QueenLive at the Rainbow '74 (Eagle Vision/Universal)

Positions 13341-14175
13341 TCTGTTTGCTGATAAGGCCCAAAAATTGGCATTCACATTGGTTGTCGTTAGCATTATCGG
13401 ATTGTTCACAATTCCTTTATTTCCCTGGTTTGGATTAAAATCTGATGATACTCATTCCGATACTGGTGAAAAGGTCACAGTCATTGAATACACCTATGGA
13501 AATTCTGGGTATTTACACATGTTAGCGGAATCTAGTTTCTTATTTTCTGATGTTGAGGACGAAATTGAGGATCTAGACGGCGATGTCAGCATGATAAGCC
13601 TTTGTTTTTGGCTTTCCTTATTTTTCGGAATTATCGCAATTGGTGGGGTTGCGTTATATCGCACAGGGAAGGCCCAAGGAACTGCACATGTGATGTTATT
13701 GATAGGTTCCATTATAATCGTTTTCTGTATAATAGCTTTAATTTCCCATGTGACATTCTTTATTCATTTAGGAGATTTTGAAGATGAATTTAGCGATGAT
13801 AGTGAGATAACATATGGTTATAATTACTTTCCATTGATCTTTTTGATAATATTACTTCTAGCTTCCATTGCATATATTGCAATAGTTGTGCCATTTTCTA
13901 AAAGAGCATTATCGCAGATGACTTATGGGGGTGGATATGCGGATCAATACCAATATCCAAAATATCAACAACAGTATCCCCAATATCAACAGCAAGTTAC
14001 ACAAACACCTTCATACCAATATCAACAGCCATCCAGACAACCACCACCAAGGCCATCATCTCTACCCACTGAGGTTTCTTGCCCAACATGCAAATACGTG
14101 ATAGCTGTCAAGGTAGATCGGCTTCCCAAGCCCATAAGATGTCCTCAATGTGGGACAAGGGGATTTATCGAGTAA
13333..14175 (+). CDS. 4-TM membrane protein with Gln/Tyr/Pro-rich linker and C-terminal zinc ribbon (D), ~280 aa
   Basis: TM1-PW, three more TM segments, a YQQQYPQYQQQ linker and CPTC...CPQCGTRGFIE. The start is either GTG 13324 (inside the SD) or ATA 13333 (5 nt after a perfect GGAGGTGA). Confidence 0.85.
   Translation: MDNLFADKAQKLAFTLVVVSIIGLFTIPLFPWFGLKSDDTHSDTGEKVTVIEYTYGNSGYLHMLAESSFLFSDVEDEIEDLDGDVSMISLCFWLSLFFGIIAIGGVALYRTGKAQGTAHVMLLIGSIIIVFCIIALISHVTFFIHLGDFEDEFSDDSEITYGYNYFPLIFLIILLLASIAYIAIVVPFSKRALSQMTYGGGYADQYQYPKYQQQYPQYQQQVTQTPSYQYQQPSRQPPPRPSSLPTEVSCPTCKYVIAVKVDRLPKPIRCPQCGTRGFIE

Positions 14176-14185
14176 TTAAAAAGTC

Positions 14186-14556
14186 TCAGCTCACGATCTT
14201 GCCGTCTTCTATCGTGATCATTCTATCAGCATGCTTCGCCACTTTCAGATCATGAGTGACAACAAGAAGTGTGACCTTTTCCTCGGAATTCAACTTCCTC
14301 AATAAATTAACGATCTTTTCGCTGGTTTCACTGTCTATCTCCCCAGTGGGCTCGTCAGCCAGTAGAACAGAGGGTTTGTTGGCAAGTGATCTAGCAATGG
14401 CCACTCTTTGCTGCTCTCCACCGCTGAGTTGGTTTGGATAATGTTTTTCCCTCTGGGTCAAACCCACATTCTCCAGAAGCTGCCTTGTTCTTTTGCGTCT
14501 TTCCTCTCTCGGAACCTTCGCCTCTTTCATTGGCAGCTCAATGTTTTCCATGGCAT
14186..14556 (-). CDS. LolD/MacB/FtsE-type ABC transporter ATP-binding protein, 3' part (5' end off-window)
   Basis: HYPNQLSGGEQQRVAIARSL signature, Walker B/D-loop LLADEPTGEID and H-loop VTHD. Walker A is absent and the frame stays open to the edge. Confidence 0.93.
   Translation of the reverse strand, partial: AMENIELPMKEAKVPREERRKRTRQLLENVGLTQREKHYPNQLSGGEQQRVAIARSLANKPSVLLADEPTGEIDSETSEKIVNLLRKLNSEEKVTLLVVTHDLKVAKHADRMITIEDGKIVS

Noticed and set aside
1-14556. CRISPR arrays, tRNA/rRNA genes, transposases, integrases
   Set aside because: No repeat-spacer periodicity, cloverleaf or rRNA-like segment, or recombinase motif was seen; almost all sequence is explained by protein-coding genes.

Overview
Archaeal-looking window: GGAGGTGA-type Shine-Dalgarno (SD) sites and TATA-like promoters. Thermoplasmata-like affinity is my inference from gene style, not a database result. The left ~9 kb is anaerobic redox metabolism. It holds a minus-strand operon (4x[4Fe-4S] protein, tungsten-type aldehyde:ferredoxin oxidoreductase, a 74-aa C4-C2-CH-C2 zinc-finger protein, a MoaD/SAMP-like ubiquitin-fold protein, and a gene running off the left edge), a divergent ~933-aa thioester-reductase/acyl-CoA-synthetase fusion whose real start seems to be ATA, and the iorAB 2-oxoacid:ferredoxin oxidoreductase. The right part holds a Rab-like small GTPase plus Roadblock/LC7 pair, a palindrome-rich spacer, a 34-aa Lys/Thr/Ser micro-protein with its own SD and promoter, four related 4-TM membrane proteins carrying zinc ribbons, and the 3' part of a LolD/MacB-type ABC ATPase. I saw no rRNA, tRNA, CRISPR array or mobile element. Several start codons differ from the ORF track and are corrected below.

"The nasty Queenies are back," leers Freddie Mercury from the stage. The original knights in white satin turned up in a black cab to London's Rainbow Theatre. In an era when most British rock bands were one gorgeous frontman and a bunch of welders, Queen offered four Beatles-esque poster boys: Doe-eyed John Deacon; curly-haired stargazer Brian May; teen heartthrob Roger Taylor; and the singer, all Katharine Hepburn cheekbones and Caligula smile, primping his hair with the vocal workout of "Now I'm Here." The Rainbow meant you'd made it, site of Jimi Hendrix's first torched guitar, where Yes recorded Yessongs, and ground zero for the BBC's first ever TV/radio simulcast (Van Morrison). In November 1974, strange, daring Queen recorded two nights on the Sheer Heart Attack tour there, transitioning from their debut's prog-tinged vaudeville to something sly, muscular, and betraying the first hints of the bombast that would define the A Night at the Opera/A Day at the Races double date. With rougher quality snippets from March's date for Queen II, the Live at the Rainbow '74 DVD also includes the set on CD, plowing through sleek rockers "Keep Yourself Alive," "Stone Cold Crazy," and even "Jailhouse Rock" before concluding with "God Save the Queen." So refined, so powerful, so damn good you can ignore the hideous dove wing ensemble the singer sports.